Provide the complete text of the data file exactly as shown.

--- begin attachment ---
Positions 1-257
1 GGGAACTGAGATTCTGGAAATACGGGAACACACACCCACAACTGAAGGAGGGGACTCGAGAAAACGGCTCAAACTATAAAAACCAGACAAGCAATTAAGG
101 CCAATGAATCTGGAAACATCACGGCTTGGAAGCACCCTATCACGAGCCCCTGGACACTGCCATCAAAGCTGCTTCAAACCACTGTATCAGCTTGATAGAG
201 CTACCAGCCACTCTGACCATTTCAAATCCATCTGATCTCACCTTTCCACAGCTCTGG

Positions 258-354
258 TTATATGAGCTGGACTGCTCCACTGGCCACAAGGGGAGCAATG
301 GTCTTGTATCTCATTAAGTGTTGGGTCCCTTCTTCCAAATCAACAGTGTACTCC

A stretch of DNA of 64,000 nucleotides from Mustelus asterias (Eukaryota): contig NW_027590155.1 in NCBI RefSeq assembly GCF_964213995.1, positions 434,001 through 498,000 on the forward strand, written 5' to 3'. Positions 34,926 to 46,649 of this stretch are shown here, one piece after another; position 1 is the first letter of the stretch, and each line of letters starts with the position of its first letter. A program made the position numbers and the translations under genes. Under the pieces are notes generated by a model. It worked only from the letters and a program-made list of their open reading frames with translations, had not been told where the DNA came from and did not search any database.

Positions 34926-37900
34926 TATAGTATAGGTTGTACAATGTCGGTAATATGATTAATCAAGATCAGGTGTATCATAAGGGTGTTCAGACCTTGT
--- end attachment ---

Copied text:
Positions 1-257
1 GGGAACTGAGATTCTGGAAATACGGGAACACACACCCACAACTGAAGGAGGGGACTCGAGAAAACGGCTCAAACTATAAAAACCAGACAAGCAATTAAGG
101 CCAATGAATCTGGAAACATCACGGCTTGGAAGCACCCTATCACGAGCCCCTGGACACTGCCATCAAAGCTGCTTCAAACCACTGTATCAGCTTGATAGAG
201 CTACCAGCCACTCTGACCATTTCAAATCCATCTGATCTCACCTTTCCACAGCTCTGG

Positions 258-354
258 TTATATGAGCTGGACTGCTCCACTGGCCACAAGGGGAGCAATG
301 GTCTTGTATCTCATTAAGTGTTGGGTCCCTTCTTCCAAATCAACAGTGTACTCC

A stretch of DNA of 64,000 nucleotides from Mustelus asterias (Eukaryota): contig NW_027590155.1 in NCBI RefSeq assembly GCF_964213995.1, positions 434,001 through 498,000 on the forward strand, written 5' to 3'. Positions 34,926 to 46,649 of this stretch are shown here, one piece after another; position 1 is the first letter of the stretch, and each line of letters starts with the position of its first letter. A program made the position numbers and the translations under genes. Under the pieces are notes generated by a model. It worked only from the letters and a program-made list of their open reading frames with translations, had not been told where the DNA came from and did not search any database.

Positions 34926-37900
34926 TATAGTATAGGTTGTACAATGTCGGTAATATGATTAATCAAGATCAGGTGTATCATAAGGGTGTTCAGACCTTGT